Are you happy being locked in for longer on a good deal or do you want the flexibility to change regularly?
Do you want a discount for paying via direct debit?
Do you want a flat fee structure where you pay the same each month or do you want to pay for exactly what you use?
3. Compare plan features
Check for the following terms when comparing NSW plans:
An estimated price is the lowest possible price available based on default usage rates. It should give you a rough idea of how much a plan will cost you.
Many providers in NSW offer discounts for new customers. This alone can make switching worthwhile, but make sure to check if the discount extends beyond the early stages of a contract. Some providers also offer discounts for customers who regularly pay their bills on time or who pay using direct debits.
Some energy providers charge connection fees for new customers or exit fees for customers who terminate a contract early. You should factor this in to your costs when comparing retailers and deciding if switching will help save you money. Fees typically range from $40 to $100 and will be specified in your contract.
Check to see what options the provider offers for paying your bills. For some customers, flexibility can mean the difference between paying on time or paying late and incurring a fee.
If you need both gas and electricity services, you may be able to get a discount for signing up for both with a single provider.
Some providers let you track your energy usage through a smartphone app. This can help you understand your usage patterns and know exactly what you're paying for when it comes to energy.
You might pay your energy retailer but they're not actually responsible for delivering electricity and gas to your home — that's the job of the energy distributor. An energy retailer, on the other hand, buys electricity and gas from the distributor and sells it to you at a higher price. Your distributor might differ depending on where you live in NSW but will be one of the following:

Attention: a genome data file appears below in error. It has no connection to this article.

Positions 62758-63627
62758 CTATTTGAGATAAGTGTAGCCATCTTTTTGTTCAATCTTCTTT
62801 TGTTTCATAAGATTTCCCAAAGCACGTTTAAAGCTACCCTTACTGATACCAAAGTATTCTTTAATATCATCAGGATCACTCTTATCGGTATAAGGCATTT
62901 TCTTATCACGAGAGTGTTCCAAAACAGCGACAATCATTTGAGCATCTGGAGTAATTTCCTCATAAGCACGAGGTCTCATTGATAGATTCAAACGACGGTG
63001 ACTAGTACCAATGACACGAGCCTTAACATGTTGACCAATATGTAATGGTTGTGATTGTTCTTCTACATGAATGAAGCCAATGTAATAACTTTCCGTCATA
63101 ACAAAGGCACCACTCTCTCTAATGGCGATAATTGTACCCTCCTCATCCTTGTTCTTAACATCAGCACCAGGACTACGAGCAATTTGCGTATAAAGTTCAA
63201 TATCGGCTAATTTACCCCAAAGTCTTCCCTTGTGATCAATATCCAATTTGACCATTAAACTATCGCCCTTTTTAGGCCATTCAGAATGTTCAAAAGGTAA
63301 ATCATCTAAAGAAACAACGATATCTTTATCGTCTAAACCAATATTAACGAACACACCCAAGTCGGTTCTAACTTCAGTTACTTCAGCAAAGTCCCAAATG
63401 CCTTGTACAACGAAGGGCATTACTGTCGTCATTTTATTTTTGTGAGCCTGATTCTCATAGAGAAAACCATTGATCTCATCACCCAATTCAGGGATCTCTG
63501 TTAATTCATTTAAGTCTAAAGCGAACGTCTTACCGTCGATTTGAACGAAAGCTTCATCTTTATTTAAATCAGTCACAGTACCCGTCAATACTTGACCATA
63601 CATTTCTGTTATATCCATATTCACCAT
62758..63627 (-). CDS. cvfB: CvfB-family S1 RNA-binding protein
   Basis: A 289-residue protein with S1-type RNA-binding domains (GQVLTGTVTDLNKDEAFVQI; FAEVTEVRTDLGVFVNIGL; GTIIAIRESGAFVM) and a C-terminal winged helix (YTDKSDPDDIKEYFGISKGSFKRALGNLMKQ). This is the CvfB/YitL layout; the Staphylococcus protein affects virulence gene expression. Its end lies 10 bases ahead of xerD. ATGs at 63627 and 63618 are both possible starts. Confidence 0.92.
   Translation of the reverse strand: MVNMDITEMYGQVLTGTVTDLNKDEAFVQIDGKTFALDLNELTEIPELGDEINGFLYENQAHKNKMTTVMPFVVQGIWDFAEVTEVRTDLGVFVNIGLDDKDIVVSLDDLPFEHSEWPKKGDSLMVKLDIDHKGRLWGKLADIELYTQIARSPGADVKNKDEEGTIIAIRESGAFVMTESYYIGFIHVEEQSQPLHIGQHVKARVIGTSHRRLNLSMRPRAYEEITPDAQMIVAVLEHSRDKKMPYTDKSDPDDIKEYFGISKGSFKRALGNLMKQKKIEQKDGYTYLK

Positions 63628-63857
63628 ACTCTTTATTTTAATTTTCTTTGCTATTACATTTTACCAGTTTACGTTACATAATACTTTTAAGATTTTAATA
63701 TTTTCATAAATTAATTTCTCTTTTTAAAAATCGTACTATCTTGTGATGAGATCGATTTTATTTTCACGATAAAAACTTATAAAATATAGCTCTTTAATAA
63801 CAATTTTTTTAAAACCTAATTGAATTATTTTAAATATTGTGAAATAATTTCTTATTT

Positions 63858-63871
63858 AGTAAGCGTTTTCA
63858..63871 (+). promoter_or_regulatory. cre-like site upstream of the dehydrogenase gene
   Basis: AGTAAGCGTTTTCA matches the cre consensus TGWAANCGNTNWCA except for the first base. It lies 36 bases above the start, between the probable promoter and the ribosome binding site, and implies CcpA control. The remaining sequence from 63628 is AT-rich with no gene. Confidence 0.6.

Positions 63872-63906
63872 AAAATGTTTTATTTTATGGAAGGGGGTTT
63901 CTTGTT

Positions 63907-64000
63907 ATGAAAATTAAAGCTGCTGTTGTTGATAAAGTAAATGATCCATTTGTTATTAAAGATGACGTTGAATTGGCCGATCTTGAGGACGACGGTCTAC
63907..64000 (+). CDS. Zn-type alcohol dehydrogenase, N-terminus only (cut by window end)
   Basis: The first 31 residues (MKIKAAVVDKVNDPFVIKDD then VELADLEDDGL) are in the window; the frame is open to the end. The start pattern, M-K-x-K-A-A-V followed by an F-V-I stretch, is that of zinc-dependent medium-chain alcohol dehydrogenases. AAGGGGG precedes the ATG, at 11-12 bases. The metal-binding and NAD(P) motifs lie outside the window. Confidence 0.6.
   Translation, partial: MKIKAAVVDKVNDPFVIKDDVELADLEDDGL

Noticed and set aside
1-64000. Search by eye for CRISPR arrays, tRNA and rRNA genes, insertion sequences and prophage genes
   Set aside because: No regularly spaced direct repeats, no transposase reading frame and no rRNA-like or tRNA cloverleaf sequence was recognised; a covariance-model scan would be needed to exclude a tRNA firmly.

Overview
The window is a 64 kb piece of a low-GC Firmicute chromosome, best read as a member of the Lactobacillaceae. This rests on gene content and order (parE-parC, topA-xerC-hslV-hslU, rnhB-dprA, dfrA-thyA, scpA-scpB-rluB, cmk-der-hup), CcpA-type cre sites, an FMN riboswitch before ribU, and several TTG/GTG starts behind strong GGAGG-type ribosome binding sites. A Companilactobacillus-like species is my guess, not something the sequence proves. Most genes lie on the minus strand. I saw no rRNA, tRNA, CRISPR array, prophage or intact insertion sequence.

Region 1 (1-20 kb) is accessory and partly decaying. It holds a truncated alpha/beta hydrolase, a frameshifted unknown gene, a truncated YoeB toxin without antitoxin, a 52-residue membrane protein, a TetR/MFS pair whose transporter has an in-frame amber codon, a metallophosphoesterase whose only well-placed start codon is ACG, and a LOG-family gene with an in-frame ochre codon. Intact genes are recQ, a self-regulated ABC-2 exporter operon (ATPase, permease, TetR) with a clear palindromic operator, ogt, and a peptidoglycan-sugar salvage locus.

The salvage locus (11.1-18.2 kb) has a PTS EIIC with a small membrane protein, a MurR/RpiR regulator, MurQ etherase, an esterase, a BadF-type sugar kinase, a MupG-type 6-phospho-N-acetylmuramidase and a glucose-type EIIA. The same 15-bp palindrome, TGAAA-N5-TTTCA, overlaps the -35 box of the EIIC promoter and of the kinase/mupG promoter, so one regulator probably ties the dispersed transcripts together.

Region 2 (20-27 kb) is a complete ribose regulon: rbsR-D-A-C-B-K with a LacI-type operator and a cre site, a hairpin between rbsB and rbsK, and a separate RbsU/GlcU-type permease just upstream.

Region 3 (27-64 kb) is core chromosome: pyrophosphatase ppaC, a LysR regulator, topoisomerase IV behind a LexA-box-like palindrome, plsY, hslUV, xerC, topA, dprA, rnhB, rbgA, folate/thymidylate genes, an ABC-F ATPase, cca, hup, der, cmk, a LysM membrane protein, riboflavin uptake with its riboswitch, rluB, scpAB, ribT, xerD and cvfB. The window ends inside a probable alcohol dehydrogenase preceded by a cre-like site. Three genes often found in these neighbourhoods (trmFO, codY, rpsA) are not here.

A tariff is basically the way you are charged for your energy. These can be broken down into two types:
Usage charges. The charges you receive will reflect the cost of electricity you have used. They are calculated by each kilowatt-hour (kWh) of electricity and will differ in price depending on your distribution network, energy provider and tariff(s).
Supply charges. This is a price set by the energy distributor in NSW for the maintenance of energy infrastructure. You will be charged a daily rate regardless of how much or how little power you use.
In NSW, customers may have access to the following tariffs:
Time of use tariffs. Your electricity costs will vary at different times of the day. To get this tariff, you will need to have a smart meter installed.
Controlled load tariffs. This is designed for large, high-energy usage appliances like hot water systems, heat slabs and pool pumps. These appliances are metered separately to the rest of the property and charged at a rate that is generally lower than standard usage rates.
Single rate tariffs This is when you pay the same rate regardless of peak or off-peak times. It essentially means that your bill won't be impacted if you use energy at specific times of the day.
How to switch providers in NSW
Your choice of retail provider can make a noticeable difference to the size of your energy bill. Once you've compared electricity and gas plans and chosen a new provider, it's relatively easy to switch. It's simply a matter of applying with the new provider and cancelling your existing plan. Your new provider should generally be able to supply your energy by the next day.
If you move to a different state, you might have to switch providers depending on where you move. New South Wales, Victoria, South Australia, parts of Queensland and the Australian Capital Territory have open, deregulated energy markets, which provides consumers with plenty of options. However, other states and territories are regulated and have limited options.
Regardless of which state you move to, you should always notify your energy provider at least a few days beforehand. This way you can be sure you're not paying for energy in a house you no longer occupy. To find out more, compare energy providers in every state.
Energy distributors such as Endeavour Energy and Ausgrid maintain the grids and energy networks. They do not sell energy directly to consumers.
Energy providers or retailers, on the other hand, buy energy from the distributors and sell it on to consumers.
GreenPower is a government scheme that allows consumers to purchase renewable energy through their provider. It is a way of displacing dirtier forms of energy and supporting cleaner options. Providers offering GreenPower must be accredited by the Australian government. You can find out more in our full GreenPower guide.
Sarah Brandon is a senior writer at Finder. She has a degree in Psychology from New York University and loves learning about why people do what they do. Sarah has researched and written about a wide range of topics, from pool fences to private jets to personal loans. But no matter the subject, her number one priority is figuring out what information our readers need to make the best decisions.